In the wake of the Sept.11 terrorist attacks on the U.S., the private equity community is attempting to get back to work in search of something that resembles normalcy. However, GPs are quick to say that they have headed into the office with heavy hearts and fearful outlooks, and they have begun to realize that normal is changed forever.
While deal flow has been relatively slow this year prior to the attacks, due to several factors including tight debt markets and high seller expectations, the growing threat of recession and the general mood of the population are just a few more of GPs’ concerns for the coming months. Of course, the all-to-real prospect of war factors in as well, making a positive outlook near impossible.
“If we thought it was bad before, we didn’t know what bad was,” said one GP. “I fear that, while everyday tasks will remain normal for the most part, uncertainty in the economy and with the country’s future will have an effect on business – mergers and acquisitions, buyouts – for an undetermined amount of time.”
The fear of getting on airplanes and the hit to consumer confidence will likely affect portfolio company performance as well, sources say.
Limited partners, on the other hand, have reacted somewhat differently to the attacks. The $170 billion California Public Employees Retirement System issued a statement last week expressing its confidence in the U.S. financial system and markets. Other pension funds, including Washington State and the State of Wisconsin, echoed CalPERS’ statement of confidence, adding that the events would not have an effect on their involvement with alternative assets.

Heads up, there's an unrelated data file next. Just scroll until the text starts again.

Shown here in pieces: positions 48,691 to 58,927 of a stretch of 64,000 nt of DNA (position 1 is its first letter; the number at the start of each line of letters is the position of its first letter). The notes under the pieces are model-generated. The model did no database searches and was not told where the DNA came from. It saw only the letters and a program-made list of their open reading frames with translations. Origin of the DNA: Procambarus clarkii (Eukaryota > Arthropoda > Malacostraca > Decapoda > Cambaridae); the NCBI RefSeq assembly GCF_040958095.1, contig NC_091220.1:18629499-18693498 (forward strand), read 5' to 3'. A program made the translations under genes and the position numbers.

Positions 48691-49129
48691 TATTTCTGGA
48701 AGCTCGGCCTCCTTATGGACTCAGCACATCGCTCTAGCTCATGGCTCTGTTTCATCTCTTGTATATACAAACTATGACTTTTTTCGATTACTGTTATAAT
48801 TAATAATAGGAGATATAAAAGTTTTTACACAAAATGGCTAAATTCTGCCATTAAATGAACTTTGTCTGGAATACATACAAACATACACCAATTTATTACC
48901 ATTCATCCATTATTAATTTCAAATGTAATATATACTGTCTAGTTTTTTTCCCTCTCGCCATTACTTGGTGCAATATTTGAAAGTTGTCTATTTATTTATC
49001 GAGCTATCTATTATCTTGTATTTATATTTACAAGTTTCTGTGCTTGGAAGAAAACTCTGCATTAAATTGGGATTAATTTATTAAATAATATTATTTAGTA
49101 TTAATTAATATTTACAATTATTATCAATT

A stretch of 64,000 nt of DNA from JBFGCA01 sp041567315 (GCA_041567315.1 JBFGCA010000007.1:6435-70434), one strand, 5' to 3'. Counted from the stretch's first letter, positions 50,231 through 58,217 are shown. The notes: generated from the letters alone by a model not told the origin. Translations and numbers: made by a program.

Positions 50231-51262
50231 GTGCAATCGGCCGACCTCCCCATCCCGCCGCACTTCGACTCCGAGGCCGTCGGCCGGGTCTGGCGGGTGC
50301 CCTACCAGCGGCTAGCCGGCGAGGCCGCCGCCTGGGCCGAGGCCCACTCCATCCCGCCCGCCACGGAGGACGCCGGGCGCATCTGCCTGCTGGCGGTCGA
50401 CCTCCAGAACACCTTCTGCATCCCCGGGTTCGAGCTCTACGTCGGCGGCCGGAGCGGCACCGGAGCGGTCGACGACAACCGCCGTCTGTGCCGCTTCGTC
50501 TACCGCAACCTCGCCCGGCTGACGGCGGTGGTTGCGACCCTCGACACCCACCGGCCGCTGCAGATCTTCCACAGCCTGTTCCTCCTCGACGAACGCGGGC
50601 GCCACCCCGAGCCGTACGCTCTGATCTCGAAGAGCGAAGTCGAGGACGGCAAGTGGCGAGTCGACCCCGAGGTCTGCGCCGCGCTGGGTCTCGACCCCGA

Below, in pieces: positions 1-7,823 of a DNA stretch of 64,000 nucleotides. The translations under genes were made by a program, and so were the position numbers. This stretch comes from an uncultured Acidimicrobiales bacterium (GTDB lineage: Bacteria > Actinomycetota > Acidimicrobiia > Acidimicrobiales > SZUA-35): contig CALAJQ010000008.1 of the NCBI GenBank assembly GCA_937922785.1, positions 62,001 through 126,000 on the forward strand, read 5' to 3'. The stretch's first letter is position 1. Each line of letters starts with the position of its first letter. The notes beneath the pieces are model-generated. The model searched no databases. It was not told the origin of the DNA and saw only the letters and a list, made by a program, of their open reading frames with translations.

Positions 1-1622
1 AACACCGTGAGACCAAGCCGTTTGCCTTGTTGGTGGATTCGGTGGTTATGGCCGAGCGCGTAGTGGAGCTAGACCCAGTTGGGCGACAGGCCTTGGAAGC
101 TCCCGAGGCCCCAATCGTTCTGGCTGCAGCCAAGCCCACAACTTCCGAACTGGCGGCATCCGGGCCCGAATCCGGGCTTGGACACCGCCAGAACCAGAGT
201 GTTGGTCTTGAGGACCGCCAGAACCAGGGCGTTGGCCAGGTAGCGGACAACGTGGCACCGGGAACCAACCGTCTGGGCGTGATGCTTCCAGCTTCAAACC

Prior to the attacks, Buyouts had reported an onslaught of investor interest coming from the Middle East. Indeed, several U.S.-based firms have been set up on behalf of Middle Eastern families and institutions. Now, those firms are understandably concerned. “Because of our affiliation with the Arabian Gulf region, one of our greatest concerns after the events is the risk of generalized hostility toward Middle Eastern interests as the result of the acts of a lunatic fringe,” said Charles Ogburn, executive director of Crescent Capital Investments, which assists investors in making Islamically acceptable investments in the U.S.
Ogburn said its Islamic partners are shocked and disgusted that the crimes are being associated with an “Islamic” cause. In a letter from Crescent’s parent company based in Bahrain, Chief Executive Atif Abdulmalik wrote that his firm was shocked by the events of Sept.11.
“As my wife and I were taking the children to school, we couldn’t help thinking about the suffering of the families of those affected by this tragedy,” he said. “Our hearts go out to everyone in the U.S.”
Really, there’s no question the buyouts market faces numerous challenges in the aftermath of Sept. 11. As one GP put it, it’s going to take some effort to stay positive.
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